Examination of the other gradient run showed that non-precise products were formed at a lower denaturation temperature of about 93°C (Figure 3). At temperatures more than this level, only the specific product connected with a larger yield was noticed. Therefore, the appropriate future denaturation temperature was found to be 97°C.
Figure 3. PCR products resulting from the gradient runs for determination of (A) annealing and (B) denaturation temperatures, respectively. The appropriate gradient temperatures [°C] of both runs are inserted at the bottom of the gel image (M: Length marker, GeneRuler™ 50 bp DNA Ladder, Thermo Fisher Scientific®).
(2) Reproducibility and comparability
Three repeated PCR runs, where each PCR run had 12 samples, were utilized to test PCR result reproducibility procured from one block, and to compare the PCR products from the two well blocks (Figure 4a). Examination of the PCR product concentration, as measured on the 2100 Bioanalyzer using the Agilent DNA 1000 kit, reveals the reproducibility of the product yields on the 32-well and 64-well blocks (Figure 4b).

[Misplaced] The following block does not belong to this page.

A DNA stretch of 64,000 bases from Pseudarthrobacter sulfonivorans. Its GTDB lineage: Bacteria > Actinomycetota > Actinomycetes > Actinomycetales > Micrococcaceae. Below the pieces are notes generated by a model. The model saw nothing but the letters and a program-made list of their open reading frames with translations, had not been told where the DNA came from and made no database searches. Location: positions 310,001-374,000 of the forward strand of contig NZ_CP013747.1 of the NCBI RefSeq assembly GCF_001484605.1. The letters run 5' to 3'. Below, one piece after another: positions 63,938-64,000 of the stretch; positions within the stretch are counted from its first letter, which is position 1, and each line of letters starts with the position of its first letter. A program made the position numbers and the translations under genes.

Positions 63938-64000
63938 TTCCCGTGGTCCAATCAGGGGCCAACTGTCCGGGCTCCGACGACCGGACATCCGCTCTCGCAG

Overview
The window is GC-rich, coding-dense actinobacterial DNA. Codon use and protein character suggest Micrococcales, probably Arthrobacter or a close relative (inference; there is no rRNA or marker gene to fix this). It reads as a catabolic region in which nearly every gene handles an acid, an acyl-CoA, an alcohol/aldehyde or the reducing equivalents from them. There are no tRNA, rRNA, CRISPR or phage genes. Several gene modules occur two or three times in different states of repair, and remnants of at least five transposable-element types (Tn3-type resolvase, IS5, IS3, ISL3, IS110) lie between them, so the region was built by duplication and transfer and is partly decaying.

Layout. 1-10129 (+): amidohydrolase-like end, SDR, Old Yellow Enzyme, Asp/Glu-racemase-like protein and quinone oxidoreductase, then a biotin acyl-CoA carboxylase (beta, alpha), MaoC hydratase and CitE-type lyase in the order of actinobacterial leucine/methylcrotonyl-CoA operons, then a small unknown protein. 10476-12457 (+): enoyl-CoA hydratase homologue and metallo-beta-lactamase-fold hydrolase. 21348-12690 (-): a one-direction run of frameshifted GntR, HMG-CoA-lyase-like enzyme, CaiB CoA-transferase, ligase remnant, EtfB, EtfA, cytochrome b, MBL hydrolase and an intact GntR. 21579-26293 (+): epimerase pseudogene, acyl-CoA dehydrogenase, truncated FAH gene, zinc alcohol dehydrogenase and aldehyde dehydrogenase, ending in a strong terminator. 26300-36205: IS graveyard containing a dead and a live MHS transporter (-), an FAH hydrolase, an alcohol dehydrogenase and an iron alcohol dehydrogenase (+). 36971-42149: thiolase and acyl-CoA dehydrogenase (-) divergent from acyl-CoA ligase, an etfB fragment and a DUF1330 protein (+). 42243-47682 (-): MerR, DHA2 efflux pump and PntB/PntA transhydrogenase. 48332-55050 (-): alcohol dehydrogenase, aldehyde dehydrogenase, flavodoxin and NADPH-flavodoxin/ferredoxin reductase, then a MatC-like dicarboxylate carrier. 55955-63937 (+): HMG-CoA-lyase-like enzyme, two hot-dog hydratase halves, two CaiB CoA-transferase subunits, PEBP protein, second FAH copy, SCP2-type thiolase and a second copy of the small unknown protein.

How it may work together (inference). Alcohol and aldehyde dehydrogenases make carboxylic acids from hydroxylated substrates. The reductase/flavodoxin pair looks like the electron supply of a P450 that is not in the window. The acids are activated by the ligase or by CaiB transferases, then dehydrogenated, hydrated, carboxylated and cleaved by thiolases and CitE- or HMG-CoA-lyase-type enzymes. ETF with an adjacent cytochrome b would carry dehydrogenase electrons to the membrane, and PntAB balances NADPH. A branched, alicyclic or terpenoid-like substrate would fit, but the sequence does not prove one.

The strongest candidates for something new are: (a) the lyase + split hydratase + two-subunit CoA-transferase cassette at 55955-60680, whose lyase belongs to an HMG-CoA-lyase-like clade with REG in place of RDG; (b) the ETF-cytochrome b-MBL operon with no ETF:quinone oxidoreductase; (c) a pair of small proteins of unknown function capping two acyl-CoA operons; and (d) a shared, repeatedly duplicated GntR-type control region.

The average concentration of the PCR product was 26.82ng/μL with 2.5ng/μL as a standard deviation. Taking into account these results, the 36 specimens from the 32-well block illustrate comparable performance in all of the three runs. At a concentration of 27.14ng/μL and a standard deviation of 2.95ng/μL, similar results were obtained from the 64-well block also. These results show consistent result quality in a particular block as well as high consistency between the two blocks.
Figure 4a. Gel image of the PCR products resulting from the triplicate repeat PCR runs on the 64-well block and 32-well block.